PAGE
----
January 18, 2023
While supply chain delays improved, there can still be hiccups in the system when looking for parts to tune up your planter.
Brad Niensteadt says farmers should start inspecting planter equipment and order replacement parts now. “Better to have a week or two delay in January than a delay in March,” he says.
The senior product specialist for Kinze offers a systematic approach to planter inspection that begins at the hitch and ends at the closing wheels. Here are five steps:
1. Shore up safety. Look at all lights. Farmers should start with the safety lights but assess tractor lights as well. Then, check to make sure the safety chain is still attached and functioning. “Don’t skip this step,” Niensteadt notes. “It is often easy to overlook, but safety needs to be at the top of the list.”
2. Label hydraulic hoses. Even before you hook up to the planter, labeling hoses helps identify what hose serves what function. “You don’t want to hook up any hose incorrectly as it could cause damage to components on the planter,” Niensteadt says.
3. Adjust hitch height. Farmers should stand back and look at the hitch on the planter, Niensteadt explains. “The hitch should be level to running slightly uphill to the tractor. You never want it to nosedive or run downhill.”
4. Level toolbar. Adjust the hitch to ensure the toolbar is running level. Toolbar height adjustment will depend on planter model. In the case of Kinze 3000 planters, height should be a 20- to 22-inch clearance between the bottom of the toolbar and the ground. For the company’s 4000 series, it is 22 to 24 inches.
5. Inspect row units. Niensteadt advises taking a deep dive on row units from front to back. Here is what to look for:
Parallel arm bushing. Check how much play the bushings have, making sure the bolts for the parallel arms are holding those bushings in, and the U-bolts are holding it to the frame. Niensteadt advises checking this annually for torque and tightness. “You don’t want those coming loose going through the field as they can create damage to the row unit, inconsistent spacing and seed depth,” he explains.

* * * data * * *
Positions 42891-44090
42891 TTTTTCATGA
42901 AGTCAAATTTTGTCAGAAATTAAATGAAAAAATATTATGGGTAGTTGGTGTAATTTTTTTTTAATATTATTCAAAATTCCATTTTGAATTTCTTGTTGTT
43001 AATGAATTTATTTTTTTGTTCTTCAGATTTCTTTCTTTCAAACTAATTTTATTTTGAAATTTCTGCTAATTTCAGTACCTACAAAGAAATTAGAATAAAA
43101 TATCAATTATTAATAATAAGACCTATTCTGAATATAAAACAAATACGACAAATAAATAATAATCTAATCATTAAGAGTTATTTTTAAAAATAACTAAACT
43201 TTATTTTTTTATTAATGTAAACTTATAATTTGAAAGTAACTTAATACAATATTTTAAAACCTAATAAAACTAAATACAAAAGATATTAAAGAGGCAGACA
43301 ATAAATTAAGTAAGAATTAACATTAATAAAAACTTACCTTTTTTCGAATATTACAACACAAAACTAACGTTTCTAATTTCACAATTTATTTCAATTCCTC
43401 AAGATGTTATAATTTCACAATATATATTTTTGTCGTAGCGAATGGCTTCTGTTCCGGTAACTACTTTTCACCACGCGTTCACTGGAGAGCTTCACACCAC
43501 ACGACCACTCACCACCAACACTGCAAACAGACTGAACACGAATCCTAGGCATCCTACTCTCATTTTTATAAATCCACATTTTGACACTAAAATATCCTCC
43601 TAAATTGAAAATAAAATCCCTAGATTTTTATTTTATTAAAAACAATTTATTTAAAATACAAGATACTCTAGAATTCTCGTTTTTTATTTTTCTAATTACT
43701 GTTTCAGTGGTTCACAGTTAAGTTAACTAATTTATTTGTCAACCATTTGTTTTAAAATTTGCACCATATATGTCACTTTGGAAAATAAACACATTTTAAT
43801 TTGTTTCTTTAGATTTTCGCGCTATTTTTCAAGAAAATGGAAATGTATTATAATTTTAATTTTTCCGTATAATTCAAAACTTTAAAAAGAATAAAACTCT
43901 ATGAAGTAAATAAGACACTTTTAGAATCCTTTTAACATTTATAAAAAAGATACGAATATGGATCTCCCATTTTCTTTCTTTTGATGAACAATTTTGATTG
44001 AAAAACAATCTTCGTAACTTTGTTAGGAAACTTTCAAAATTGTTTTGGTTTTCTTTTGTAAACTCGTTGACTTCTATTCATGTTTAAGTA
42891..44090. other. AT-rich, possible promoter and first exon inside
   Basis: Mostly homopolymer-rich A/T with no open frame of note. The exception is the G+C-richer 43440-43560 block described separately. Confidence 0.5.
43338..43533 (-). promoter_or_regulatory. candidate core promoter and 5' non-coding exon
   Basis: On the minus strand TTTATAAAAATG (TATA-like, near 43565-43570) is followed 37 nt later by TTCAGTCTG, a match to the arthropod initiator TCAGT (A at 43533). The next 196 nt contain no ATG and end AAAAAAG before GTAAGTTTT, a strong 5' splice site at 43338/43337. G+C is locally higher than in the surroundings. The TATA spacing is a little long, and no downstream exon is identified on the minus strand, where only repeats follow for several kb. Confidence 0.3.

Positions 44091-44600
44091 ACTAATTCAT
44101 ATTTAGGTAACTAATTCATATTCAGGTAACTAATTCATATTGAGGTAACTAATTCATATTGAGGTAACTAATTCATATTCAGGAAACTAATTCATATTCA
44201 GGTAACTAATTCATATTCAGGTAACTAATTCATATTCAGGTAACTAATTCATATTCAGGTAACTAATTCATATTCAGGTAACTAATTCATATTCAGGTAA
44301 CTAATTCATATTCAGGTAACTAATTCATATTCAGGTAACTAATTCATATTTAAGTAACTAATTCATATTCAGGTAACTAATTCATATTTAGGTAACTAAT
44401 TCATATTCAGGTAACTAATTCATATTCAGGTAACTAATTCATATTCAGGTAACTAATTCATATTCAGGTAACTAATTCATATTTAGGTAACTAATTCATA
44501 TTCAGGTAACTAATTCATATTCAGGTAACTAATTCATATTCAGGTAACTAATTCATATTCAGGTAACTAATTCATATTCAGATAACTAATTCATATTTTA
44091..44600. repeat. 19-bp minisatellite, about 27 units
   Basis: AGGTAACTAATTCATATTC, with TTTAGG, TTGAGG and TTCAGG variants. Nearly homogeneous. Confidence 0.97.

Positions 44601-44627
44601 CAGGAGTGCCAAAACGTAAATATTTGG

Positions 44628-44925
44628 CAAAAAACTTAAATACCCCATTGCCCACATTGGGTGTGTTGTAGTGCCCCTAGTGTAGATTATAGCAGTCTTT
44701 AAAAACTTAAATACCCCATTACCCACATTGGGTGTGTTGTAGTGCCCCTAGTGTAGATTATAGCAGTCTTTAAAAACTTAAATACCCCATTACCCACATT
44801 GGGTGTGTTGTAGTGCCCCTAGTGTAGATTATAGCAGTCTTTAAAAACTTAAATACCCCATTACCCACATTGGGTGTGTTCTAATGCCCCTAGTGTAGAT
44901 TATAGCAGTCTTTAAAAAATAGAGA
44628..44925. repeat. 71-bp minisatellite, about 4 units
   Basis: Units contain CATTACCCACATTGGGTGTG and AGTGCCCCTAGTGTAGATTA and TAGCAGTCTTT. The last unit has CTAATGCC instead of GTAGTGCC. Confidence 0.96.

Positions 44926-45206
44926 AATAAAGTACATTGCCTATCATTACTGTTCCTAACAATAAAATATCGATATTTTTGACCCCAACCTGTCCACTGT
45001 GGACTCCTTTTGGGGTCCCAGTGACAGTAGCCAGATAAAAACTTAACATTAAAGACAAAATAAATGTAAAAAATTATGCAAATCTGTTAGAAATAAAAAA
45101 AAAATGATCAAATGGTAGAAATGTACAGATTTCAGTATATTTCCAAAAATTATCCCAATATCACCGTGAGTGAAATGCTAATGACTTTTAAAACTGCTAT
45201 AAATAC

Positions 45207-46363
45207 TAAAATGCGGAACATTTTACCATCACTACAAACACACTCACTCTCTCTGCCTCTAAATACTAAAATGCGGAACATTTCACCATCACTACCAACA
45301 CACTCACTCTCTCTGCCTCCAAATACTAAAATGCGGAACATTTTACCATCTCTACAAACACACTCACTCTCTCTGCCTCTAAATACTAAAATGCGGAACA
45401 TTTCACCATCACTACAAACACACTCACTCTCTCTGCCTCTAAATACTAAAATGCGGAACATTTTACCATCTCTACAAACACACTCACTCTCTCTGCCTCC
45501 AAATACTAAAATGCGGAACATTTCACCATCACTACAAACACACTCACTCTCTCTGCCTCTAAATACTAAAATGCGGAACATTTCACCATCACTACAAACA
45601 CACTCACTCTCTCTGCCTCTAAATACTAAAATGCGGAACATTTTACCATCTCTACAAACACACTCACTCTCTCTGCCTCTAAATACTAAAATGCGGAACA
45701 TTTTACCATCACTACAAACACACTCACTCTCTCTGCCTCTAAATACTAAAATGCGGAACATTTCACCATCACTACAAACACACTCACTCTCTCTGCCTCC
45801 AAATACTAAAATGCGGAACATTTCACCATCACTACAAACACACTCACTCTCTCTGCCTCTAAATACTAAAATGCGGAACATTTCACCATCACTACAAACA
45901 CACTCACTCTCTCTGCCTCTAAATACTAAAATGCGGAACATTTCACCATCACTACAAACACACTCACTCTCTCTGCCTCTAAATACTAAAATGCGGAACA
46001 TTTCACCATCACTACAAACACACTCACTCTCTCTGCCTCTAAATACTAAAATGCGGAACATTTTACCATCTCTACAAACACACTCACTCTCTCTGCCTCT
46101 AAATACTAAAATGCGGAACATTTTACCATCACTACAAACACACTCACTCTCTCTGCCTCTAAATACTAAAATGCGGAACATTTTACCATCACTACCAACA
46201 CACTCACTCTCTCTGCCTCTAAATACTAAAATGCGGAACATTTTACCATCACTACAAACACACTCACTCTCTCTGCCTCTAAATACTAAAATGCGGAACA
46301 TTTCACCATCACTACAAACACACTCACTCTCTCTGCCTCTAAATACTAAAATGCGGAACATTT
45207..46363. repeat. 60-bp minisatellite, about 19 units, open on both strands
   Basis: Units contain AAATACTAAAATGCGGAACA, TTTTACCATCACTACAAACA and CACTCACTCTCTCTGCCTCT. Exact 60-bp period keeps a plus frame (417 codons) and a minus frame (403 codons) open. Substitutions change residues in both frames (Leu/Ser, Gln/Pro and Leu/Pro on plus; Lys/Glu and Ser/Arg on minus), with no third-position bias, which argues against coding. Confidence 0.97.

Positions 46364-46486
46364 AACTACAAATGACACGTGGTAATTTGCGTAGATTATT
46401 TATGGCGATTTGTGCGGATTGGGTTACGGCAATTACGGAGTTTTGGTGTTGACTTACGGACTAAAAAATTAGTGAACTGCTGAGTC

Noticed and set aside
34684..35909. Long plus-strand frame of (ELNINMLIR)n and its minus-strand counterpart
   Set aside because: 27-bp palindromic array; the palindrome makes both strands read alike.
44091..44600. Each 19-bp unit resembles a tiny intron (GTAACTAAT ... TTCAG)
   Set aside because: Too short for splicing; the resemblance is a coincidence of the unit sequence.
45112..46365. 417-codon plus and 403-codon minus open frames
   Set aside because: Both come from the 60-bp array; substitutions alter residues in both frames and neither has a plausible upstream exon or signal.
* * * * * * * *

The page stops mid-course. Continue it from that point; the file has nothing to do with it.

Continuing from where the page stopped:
Coulter changes. Make sure your no-till coulter is adjusted correctly. It should not run deeper than your double-disk opener, Niensteadt explains. “You want it at or minimum of a quarter-inch shallower than your double-disk opener.”
Double-disk openers. Niensteadt says this is a critical piece of your planter, as it creates your seed trench through the field. Look at the diameter to make sure they are within specifications. Then inspect to see they are shimmed correctly. Check with your manufacturer for adjustments, he adds, because each has its own recommendation for tightness based on design and thickness of the blades.
Inner seed tube guard. This is a wear point on the planter. “A lot of variables come into how long these guards last, like tillage practices and speed,” Niensteadt explains. “Two years are never the same.” The inner seed tube guard needs to be inspected annually to verify it is within company specifications, he adds.
Gauge wheel tires. Look at the condition. Adjust shimming by moving them either closer or farther away from your disk opener blades. This ensures they gently rub on the outside of the double-disk openers as they are creating and cleaning the disk openers as you go through the field.
Gauge wheel pivots. These pivots are going up and down across a field and supporting all the down pressure. Pay special attention to bushings. Are they all greased, or do the bushings or arms take grease?